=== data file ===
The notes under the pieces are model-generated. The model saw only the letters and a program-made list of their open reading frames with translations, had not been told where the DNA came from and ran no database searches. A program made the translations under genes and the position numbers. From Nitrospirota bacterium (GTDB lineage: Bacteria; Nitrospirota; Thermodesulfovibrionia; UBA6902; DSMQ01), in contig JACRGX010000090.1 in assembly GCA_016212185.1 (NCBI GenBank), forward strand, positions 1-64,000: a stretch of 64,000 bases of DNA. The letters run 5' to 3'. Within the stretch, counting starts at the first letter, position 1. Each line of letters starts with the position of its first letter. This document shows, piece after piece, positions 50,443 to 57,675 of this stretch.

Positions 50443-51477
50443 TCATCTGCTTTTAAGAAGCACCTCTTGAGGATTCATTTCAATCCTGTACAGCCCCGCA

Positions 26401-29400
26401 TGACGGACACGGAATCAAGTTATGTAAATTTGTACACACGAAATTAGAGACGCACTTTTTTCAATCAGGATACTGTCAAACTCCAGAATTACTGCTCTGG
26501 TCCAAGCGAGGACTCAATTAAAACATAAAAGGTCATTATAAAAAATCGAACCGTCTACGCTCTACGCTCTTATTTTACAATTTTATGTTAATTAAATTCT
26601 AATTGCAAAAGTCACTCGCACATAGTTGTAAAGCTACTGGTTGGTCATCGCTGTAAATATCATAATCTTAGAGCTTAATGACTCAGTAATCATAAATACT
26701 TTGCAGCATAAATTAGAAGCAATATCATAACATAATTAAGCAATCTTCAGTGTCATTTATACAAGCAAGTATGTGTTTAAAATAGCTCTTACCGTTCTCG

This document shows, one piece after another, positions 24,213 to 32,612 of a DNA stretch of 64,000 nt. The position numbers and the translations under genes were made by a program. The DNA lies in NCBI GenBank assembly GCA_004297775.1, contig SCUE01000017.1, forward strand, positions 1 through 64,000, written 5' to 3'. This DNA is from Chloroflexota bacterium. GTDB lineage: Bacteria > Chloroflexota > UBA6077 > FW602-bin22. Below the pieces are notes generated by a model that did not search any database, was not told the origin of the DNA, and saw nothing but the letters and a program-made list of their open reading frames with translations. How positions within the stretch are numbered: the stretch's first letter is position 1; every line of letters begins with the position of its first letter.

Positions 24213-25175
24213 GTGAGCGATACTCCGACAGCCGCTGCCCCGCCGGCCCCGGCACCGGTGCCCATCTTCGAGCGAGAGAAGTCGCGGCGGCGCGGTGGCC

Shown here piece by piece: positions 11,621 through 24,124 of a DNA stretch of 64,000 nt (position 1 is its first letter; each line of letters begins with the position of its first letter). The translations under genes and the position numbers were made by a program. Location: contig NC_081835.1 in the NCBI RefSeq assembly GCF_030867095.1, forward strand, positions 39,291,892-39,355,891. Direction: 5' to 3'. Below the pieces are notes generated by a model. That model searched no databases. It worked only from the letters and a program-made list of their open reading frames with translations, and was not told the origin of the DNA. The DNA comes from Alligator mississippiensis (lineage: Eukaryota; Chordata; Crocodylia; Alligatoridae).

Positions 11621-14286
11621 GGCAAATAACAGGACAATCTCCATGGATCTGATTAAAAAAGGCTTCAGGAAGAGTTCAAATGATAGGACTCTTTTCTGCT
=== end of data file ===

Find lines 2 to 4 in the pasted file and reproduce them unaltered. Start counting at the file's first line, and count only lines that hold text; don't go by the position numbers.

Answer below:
Positions 50443-51477
50443 TCATCTGCTTTTAAGAAGCACCTCTTGAGGATTCATTTCAATCCTGTACAGCCCCGCA

Positions 26401-29400